POLK TRAINING CENTER’S
BY ANITA TODD
For aspiring gardeners, the hard work has already been done. The land has been cleared, the soil has been added and the plots created. Now, the new “Get Growing!” Community Garden at the Polk Training Center for Handicapped Citizens is just waiting for the planting to begin.
The brainchild of Sherrie Holbrook, the Center’s Director, the two-acre Community Garden is open and ready for local residents to begin individual gardens in one of the current 36 plots.
Created for those who, for some reason, can’t plant a garden where they live; the mission of the Community Garden goes a step further.
“It is our hope that the community garden will ‘grow’ a better community for Lake Alfred and Polk County,” Holbrook said. “Some perceptions are that non-profit organizations seem to be asking for help; we feel that this is a good way for the Center to help give back.”
Holbrook got the idea while watching a television show featuring community gardens. “I thought to myself, ‘We can do that. We have everything we need’,” she said. “We started the planning months ago and it’s ready now.”
Gardeners can choose between, for the same price, organic and non-organic plots. The charges are nominal: a 5’ x 10’ plot is $20 and a 5’ x 15’ plot is $30 a season, and $3 a month watering charge. Gardeners can relax and put the responsibility of watering in the hands of the Center who will accomplish that task at night.
There are numerous benefits to participating in a Community Garden.
Gardeners can enjoy fresher fruit and vegetables, financial benefits, increase in physical exercise, interaction with other gardeners including family members who help out, health benefits of being outdoors, the reduction of carbon footprint, and reduction of mental stress, fatigue and more. As the garden grows, there will be community activities such as “plot lucks” and educational programs on gardening and cooking.
“We think there is a need for a Community Garden in our area,” said Charles Lake, President of the Center’s Board of Directors and Lake Alfred’s Vice Mayor. “It will give the community the opportunity to get involved, do something for themselves and see what goes on at the Center. We also see it as a way to give back to the community.”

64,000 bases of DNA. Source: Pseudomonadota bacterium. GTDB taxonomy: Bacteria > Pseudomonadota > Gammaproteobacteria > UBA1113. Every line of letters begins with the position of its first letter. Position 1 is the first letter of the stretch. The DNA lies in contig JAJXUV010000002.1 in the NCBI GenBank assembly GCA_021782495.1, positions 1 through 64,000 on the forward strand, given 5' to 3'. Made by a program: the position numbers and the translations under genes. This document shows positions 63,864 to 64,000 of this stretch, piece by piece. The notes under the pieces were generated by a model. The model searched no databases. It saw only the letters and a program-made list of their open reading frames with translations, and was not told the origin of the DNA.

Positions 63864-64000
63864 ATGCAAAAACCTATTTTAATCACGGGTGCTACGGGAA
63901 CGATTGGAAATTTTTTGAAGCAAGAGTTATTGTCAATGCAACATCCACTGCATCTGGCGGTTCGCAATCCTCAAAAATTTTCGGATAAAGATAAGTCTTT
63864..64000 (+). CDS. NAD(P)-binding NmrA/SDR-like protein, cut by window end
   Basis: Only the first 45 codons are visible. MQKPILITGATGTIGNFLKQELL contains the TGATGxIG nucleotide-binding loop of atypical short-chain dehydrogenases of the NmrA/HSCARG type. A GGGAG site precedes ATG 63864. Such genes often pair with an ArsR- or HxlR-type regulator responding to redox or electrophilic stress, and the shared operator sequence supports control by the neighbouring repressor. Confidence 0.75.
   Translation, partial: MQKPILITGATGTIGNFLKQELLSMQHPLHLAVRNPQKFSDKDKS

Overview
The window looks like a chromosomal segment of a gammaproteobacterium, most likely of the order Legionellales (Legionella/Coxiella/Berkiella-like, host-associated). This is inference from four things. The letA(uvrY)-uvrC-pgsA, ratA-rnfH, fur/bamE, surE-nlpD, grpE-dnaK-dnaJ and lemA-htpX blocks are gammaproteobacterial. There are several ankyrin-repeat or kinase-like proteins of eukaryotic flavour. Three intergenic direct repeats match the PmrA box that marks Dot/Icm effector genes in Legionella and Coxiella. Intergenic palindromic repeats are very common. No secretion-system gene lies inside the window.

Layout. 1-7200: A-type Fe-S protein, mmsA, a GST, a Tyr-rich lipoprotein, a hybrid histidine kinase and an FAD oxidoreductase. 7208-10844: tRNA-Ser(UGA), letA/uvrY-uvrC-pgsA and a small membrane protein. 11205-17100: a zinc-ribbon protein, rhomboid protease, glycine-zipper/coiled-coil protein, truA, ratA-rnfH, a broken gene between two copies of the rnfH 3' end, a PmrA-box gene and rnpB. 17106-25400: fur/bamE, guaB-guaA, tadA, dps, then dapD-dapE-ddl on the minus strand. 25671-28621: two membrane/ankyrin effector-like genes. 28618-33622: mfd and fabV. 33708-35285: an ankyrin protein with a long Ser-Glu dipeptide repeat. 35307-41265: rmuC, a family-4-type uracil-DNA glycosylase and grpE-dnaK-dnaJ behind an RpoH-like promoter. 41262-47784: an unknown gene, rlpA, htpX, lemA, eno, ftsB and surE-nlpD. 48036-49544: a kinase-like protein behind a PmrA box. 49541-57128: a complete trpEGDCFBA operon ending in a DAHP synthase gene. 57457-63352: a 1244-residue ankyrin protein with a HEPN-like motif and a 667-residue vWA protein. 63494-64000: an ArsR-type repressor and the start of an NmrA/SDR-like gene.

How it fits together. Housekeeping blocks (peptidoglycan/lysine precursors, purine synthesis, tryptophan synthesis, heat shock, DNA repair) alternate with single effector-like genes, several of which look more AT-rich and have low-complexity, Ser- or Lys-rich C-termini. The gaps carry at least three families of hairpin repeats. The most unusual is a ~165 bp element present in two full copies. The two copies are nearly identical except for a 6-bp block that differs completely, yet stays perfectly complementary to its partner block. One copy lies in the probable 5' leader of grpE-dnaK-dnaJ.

The Center’s main mission is to help people with developmental disabilities have the opportunity for interaction, skills development, basic adult education, and vocational training. There are fun programs such as seed and clipping propagation, and above ground gardening, as well as working with goats and chickens.
The students of the Polk County Transition Program, Lake Alfred Transition Site, will have a plot at the Community Garden supervised by their teacher, Donna Ortt.
“In class, we are working on individual living skills and will be able to incorporate the garden into those lessons. They will learn where food comes from, how it’s grown, harvested and more,” said Ortt, a Polk County Schools teacher who works with the Polk Training Center students as part of a partnership for the Exceptional Student Education Program.
Gardeners can purchase seeds, plants and other supplies at the Center, but can also bring in their own. There will be some tools and planting advice from Center employees available, as well.
“This is not a money maker for the Center. The Community Garden is a future investment and resource to the community,” Holbrook said.
The Community Garden is located in the back of the Center in a fenced area with a separate gated entrance. There are also a set of guidelines for the gardeners such as respecting one another and taking responsibility for the garden as a whole.
“The students and staff work hard at the center to be productive, but we have a good time doing it. We want to offer that same opportunity to others. Gardening is a little work, but you can get so much back in return!” Holbrook said.
The Polk Training Center is located at 111 Creek Rd. in Lake Alfred, at the corner of County Rd. 557 and Creek Rd.